Safe Kids Week

Group of happy children

Safe Kids Week is a national awareness campaign by Parachute Canada, a charity dedicated to preventing injuries. This year the campaign’s theme is Concussion on the road, at home and at play.

Concussions is a type of head injury caused by a direct or indirect hit to the head or body. Children and youth are more at risk of having concussions and can take longer to recover. The symptoms are usually temporary but there can be long-lasting or permanent changes such as the way children talk, walk, learn, work and interact with others. The good news is that concussions are preventable! Here are just a few ideas to keep your children safe from concussions on the road, at home and at play.

On the Road
Summer is a perfect time to go on bike rides with your family. You may have heard that youth under 18 in Manitoba are required by law to wear a helmet while cycling. There’s a good reason for that. A bike helmet that fits properly and is worn correctly can reduce the risk of head injury by up to 80%! This summer, every time you and your family ride, remember to wear bike helmets.

At Home
The home is an ideal environment for children to explore and develop new skills. Falling is a normal part of development, but did you know that falls are one of the most common reasons children are hospitalized for concussions? To prevent concussions, it’s important to make sure the environment is safe and that someone is close by. To prevent serious falls, remember to use permanently-mounted gates at the top and bottom of stairs.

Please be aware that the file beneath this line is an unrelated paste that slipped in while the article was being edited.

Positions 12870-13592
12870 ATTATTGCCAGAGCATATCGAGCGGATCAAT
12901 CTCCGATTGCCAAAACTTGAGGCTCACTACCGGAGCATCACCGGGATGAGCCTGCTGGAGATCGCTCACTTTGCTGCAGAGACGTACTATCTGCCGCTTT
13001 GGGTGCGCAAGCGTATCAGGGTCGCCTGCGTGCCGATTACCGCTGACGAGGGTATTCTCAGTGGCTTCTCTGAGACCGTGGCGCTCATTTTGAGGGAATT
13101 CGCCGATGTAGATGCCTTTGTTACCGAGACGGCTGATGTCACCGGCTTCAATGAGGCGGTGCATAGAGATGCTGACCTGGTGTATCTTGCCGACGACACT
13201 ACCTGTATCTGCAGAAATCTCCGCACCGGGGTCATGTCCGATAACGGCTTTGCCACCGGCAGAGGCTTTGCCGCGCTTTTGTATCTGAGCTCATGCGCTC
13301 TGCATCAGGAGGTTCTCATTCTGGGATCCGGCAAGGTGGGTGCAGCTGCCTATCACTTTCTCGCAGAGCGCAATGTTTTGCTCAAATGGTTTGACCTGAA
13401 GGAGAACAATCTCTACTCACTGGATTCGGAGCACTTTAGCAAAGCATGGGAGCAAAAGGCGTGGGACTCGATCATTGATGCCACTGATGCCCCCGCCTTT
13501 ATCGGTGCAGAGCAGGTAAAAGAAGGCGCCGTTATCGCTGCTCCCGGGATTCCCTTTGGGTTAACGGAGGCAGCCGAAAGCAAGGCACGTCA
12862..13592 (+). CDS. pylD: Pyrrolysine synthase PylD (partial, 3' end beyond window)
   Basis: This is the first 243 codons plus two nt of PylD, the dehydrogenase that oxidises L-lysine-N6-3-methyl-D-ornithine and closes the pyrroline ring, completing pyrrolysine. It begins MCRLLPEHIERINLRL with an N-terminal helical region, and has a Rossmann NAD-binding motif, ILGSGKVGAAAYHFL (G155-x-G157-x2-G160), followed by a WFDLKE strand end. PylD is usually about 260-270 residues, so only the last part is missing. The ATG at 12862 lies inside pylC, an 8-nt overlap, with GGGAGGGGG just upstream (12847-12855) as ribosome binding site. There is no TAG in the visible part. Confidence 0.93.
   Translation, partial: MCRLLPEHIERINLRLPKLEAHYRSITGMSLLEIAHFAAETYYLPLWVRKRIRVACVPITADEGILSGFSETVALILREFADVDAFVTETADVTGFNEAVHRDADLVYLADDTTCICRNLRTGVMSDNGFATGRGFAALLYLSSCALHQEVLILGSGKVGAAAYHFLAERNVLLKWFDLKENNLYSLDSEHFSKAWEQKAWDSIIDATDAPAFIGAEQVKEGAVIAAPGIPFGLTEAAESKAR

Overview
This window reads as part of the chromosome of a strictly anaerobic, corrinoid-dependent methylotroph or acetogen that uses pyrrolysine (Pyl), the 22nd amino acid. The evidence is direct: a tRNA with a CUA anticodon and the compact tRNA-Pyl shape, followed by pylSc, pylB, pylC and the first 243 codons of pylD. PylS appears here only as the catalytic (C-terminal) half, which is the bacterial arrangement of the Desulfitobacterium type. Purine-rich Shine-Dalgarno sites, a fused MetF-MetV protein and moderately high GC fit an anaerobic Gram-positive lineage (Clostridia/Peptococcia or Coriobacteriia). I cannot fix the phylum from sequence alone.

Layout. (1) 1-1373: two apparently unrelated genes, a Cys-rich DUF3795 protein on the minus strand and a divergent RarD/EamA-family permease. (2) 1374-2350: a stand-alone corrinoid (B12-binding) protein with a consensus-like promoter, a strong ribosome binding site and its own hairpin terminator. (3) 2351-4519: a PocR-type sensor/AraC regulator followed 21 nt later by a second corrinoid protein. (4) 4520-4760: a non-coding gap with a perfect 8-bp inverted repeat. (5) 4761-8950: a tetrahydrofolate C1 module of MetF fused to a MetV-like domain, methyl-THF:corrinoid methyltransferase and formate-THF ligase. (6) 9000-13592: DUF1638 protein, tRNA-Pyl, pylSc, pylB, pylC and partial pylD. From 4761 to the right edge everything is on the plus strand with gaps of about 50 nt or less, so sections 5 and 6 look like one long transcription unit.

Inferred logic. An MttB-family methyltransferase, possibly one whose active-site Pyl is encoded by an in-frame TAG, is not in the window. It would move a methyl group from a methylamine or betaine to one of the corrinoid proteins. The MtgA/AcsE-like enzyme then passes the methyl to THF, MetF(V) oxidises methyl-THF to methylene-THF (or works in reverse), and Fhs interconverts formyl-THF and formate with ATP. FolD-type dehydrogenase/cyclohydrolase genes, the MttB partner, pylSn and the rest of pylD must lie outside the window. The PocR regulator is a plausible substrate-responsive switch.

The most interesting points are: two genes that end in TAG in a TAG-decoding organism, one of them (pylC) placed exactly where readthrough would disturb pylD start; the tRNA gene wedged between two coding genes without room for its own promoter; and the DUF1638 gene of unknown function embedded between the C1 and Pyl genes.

At Play
Sports are a great way for children to stay active. However, did you know that 40% of all head injuries in children aged 10-14 happen while playing sports? Parents and coaches have an important role to play in teaching and modelling the rules, respect in sport, and promoting a culture of safety. Teaching proper techniques and skills, like proper high kicks and heading the ball when close to other players in soccer, can also help to prevent concussions.

These are just a few ideas to keep youth safe from concussions this summer and all year! For more information on how to prevent, recognize, manage and track concussions, download the Concussion Ed mobile app at Parachute Canada, or talk to your health care provider.


  1. The Burden of Concussion Among Children and Youth in British Columbia
  2. I Cycle Safely Brochure
  3. Sports Manitoba
  4. Cusimano, M. D., Cho, N., Amin, K., Shirazi, M., McFaull, S. R., Do, M. T., & Russell, K. (2013). Mechanisms of team-sport-related brain injuries in children 5 to 19 years old: opportunities for prevention. PloS one, 8(3), e58868.